With The Adventurer: The Curse of the Midas Box appearing on DVD & digital platforms this month we check out 10 ensemble casts worth seeing in British film.
The Adventurer: The Curse of the Midas Box features a stellar cast which includes Martin Sheen, Lena Headey, Sam Neill, Ioan Gruffudd and Aneurin Barnard. To celebrate its release on DVD and digital platforms on the 27th October, we count down the best ensemble casts to grace a British film.
The Adventurer: The Curse of the Midas Box (2014)
An all-star cast including Martin Sheen, Lena Headey, Sam Neill and Ioan Gruffudd feature in this family fantasy adventure, set in Victorian London as the steam age takes hold. Mariah Mundi (Aneurin Barnard) finds his life is turned upside down when his parents vanish and his younger brother is kidnapped. After an encounter with a charismatic stranger, Mundi follows a trail of clues to the majestic Prince Regent Hotel where he discovers a hidden realm of child-stealing monsters, deadly secrets and a long lost artefact with the potential to grant limitless power at a devastating supernatural cost…
Monty Python and the Holy Grail (1975)
The Monty Python comedy crew, consisting of Graham Chapman, John Cleese, Eric Idle, Michael Palin, were directed by Terry’s Gilliam and Jones in this first of three feature-length films (followed by Life of Brian in 1979 and 1983’s The Meaning of Life). A regular placement in many polls compiling the greatest films of all time, let alone comedies, the film is comprised of wholly new material in which King Arthur’s quest to find the Holy Grail is parodied.
A Fish Called Wanda (1988)
This heist-comedy film was co-written by John Cleese, who also took lead acting duties alongside Michael Palin, Jamie Lee Curtis and Kevin Kline (who won a Best Supporting Actor Oscar for his role as ‘weapons-man’ Otto). The film follows London-based gangsters who haplessly plot a jewel heist, despite being a bunch of double-crossers. Naturally, where hilarious chaos ensued, this comedy wormed its way into hearts of audiences worldwide.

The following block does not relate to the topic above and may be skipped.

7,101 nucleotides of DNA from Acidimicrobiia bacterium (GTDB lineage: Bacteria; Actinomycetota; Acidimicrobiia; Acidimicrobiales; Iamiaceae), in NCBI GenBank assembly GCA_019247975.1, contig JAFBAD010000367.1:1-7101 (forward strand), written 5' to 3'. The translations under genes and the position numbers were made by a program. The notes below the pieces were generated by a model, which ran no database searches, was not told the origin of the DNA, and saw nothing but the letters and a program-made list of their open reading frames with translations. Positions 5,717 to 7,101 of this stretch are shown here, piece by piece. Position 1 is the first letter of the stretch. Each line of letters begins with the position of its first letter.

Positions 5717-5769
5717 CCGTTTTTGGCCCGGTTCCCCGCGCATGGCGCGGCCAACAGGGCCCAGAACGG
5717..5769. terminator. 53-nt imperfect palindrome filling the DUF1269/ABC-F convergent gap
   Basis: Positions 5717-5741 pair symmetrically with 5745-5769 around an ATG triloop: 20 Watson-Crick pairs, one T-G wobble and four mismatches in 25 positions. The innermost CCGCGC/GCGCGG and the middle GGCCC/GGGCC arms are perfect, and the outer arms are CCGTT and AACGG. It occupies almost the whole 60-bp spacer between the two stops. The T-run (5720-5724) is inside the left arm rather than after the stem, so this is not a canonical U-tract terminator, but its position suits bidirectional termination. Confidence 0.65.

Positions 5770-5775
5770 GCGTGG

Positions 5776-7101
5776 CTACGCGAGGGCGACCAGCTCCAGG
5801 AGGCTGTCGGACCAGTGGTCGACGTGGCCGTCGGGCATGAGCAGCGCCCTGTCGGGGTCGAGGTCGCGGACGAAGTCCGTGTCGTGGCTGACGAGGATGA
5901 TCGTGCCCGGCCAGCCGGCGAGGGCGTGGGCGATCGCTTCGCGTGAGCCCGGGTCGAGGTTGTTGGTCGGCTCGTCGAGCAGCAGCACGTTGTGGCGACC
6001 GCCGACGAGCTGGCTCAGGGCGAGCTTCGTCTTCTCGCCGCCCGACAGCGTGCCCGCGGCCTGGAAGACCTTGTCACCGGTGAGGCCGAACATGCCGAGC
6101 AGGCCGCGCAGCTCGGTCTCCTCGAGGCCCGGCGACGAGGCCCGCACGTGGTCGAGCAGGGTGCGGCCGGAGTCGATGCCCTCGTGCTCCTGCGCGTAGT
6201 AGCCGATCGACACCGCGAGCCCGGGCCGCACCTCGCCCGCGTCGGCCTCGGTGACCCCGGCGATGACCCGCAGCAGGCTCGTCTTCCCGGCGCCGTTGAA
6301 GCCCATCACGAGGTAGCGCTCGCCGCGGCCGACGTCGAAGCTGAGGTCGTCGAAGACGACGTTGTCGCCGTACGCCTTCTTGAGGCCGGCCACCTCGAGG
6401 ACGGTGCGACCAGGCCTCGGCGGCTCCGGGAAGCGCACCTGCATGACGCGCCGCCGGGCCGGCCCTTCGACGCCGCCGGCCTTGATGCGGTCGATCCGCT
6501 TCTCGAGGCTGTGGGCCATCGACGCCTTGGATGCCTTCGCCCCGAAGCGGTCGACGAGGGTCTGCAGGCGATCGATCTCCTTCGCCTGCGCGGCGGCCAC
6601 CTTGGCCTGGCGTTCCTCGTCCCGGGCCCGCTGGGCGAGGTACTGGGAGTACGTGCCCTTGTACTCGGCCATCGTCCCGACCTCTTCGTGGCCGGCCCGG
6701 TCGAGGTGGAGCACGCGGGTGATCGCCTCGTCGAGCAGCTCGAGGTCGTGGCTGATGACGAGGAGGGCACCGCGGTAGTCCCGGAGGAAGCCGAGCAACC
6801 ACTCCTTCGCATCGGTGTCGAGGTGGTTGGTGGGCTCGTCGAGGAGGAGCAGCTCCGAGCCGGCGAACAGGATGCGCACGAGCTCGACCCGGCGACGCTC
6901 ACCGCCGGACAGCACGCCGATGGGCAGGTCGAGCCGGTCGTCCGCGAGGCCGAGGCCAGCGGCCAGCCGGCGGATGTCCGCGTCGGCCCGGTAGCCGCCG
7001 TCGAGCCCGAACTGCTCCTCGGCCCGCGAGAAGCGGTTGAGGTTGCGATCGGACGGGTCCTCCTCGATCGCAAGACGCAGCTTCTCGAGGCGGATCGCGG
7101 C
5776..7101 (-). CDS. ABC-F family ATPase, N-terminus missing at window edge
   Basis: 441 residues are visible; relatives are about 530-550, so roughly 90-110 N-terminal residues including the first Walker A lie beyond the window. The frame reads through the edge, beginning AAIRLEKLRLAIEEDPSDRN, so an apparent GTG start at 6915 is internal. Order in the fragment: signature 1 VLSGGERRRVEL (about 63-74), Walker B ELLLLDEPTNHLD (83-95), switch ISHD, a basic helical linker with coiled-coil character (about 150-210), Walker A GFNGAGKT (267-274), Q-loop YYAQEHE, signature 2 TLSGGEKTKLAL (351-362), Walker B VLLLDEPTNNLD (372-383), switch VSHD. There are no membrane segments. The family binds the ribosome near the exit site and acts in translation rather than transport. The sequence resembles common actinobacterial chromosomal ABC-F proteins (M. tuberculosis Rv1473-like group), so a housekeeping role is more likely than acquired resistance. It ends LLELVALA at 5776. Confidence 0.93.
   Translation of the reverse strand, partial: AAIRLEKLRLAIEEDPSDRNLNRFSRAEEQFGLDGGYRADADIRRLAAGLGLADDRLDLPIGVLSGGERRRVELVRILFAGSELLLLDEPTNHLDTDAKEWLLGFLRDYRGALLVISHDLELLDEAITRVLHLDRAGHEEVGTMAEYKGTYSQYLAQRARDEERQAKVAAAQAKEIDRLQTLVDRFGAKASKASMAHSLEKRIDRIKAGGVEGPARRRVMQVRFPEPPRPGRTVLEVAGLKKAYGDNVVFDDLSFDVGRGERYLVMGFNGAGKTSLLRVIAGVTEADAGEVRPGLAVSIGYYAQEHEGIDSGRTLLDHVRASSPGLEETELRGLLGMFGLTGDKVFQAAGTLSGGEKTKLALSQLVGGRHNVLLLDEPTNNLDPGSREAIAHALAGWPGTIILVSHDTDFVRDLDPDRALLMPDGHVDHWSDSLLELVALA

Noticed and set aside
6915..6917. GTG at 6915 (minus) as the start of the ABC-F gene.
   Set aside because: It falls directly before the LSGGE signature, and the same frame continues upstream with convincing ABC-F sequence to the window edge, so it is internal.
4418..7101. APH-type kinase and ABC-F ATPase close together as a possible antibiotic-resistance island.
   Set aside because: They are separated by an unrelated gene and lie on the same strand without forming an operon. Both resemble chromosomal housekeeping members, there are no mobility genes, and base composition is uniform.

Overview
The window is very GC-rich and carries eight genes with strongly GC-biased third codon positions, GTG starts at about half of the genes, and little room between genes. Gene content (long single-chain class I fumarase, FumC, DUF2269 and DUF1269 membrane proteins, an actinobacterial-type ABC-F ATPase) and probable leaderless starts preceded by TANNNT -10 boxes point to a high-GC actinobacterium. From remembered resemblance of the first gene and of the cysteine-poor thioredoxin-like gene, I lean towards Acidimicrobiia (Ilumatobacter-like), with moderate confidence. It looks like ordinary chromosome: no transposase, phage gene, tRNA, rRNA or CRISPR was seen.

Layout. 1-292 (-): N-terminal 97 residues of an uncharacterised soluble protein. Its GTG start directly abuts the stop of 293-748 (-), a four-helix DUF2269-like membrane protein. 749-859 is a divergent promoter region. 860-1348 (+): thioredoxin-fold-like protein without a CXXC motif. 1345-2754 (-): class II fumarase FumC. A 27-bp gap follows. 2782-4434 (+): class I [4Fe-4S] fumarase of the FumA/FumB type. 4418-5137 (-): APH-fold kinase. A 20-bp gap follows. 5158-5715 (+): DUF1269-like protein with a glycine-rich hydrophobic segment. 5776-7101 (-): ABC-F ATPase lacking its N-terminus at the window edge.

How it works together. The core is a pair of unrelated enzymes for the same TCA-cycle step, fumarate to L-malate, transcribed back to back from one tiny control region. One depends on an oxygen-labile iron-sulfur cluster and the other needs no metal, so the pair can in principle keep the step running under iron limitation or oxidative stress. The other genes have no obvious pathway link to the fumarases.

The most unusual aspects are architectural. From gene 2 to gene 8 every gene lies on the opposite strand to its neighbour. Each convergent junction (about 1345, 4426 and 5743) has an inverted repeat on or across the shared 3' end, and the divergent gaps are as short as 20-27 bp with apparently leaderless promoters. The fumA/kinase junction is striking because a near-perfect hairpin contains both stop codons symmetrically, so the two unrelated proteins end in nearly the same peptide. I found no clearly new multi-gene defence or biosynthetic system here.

An Ideal Husband (1999)
Based on the Oscar Wilde play, this romantic comedy stars Jeremy Northam, Rupert Everett, Julianne Moore, Cate Blanchett and Minnie Driver in this tale of government minister Sir Robert Chiltern (Northam) who finds himself in hot water after an old acquaintance (Moore) threatens to uncover past misdeeds, throwing his perfect marriage into jeopardy. He enlists the help of old friend, philanderer Lord Goring (Everett) and the resulting social satire is arguably Wilde’s funniest play.
Gosford Park (2001)
Julian Fellowes cut his teeth on this Oscar-winning screenplay long before Downton Abbey, but the similarities are evident in this exquisite 1930’s murder mystery. Director Robert Altman uses the premise of a weekend away in the country to pick apart the hypocrisy and eccentricities of the British class system, and the whip-smart script is perfectly brought to life by a startlingly talented cast, headed up by Dames Maggie Smith and Helen Mirren, Michael Gambon, Clive Owen, Kristin Scott Thomas and Stephen Fry.
Love Actually (2003)
Love it or loathe it, this quintessentially British romantic comedy features an astounding number of British actors. The cast includes Hollywood A-listers Hugh Grant, Keira Knightley, Colin Firth, Emma Thompson, Chiwetel Ejiofor, Liam Neeson and Alan Rickman as well as Martine McCutcheon, Martin Freeman, Rowan Atkinson and Andew Lincoln – all of whom come together in a thoroughly romantic, hugely feel-good multi-strand story.
Nanny McPhee (2005)
Emma Thompson and Colin Firth star in this adaptation of Christianna Brand’s Nurse Matilda books. It follows the story of Mr. Cedric Brown (Firth) who has just lost his wife and is now left with his seven children who misbehave so much that all the nannies leave. Enlisting the help of Nanny McPhee (Thompson) a magical woman with special powers, the family begin to notice inexplicable and startling consequences. The cast also features stellar support from Angela Lansbury, Imelda Staunton and Kelly Macdonald.
Pride & Prejudice (2005)
Joe Wright’s adaptation of Jane Austen’s most famous work earned him a BAFTA for most promising newcomer and follows the trials and tribulations of the five Bennett sisters after two eligible bachelors move into town – Mr Darcy (Matthew MacFayden) and Mr Bingley (Simon Woods). The casting of the Bennett sisters reads like a who’s who of British acting talent – Keira Knightley, Rosamund Pike, Carey Mulligan, Jena Malone and Talulah Riley, and support is ably provided by Donald Sutherland, Brenda Blethyn and Dame Judi Dench.
Arguably Joe Wright’s greatest film to date, this heartbreaking wartime drama based on Ian McEwan’s bestselling novel boasts a stellar cast, including James McAvoy, Keira Knightley, Saiorse Ronan, Benedict Cumberbatch and Vanessa Redgrave. When the budding romance between Cecilia Tallis (Knightley) and Robbie Turner (McAvoy) is cut brutally short following a lie told by Bryony Tallis (Ronan), the repercussions span several decades. Wright’s tackling of the novel’s twist ending is a particular masterstroke.
The Harry Potter Series (2001-2011)
JK Rowling’s record-breaking novels were adapted into eight blockbusters, and a key component was the cream of British acting talent recruited to bring the wizarding world to life.
The cast of universally loved (and sometimes loathed) witches and wizards included Michael Gambon, Dame Maggie Smith, Julie Walters, Emma Thompson, Alan Rickman, Helena Bonham-Carter, Daniel Radcliffe, Rupert Grint, Emma Watson and Warwick Davis, to name a few.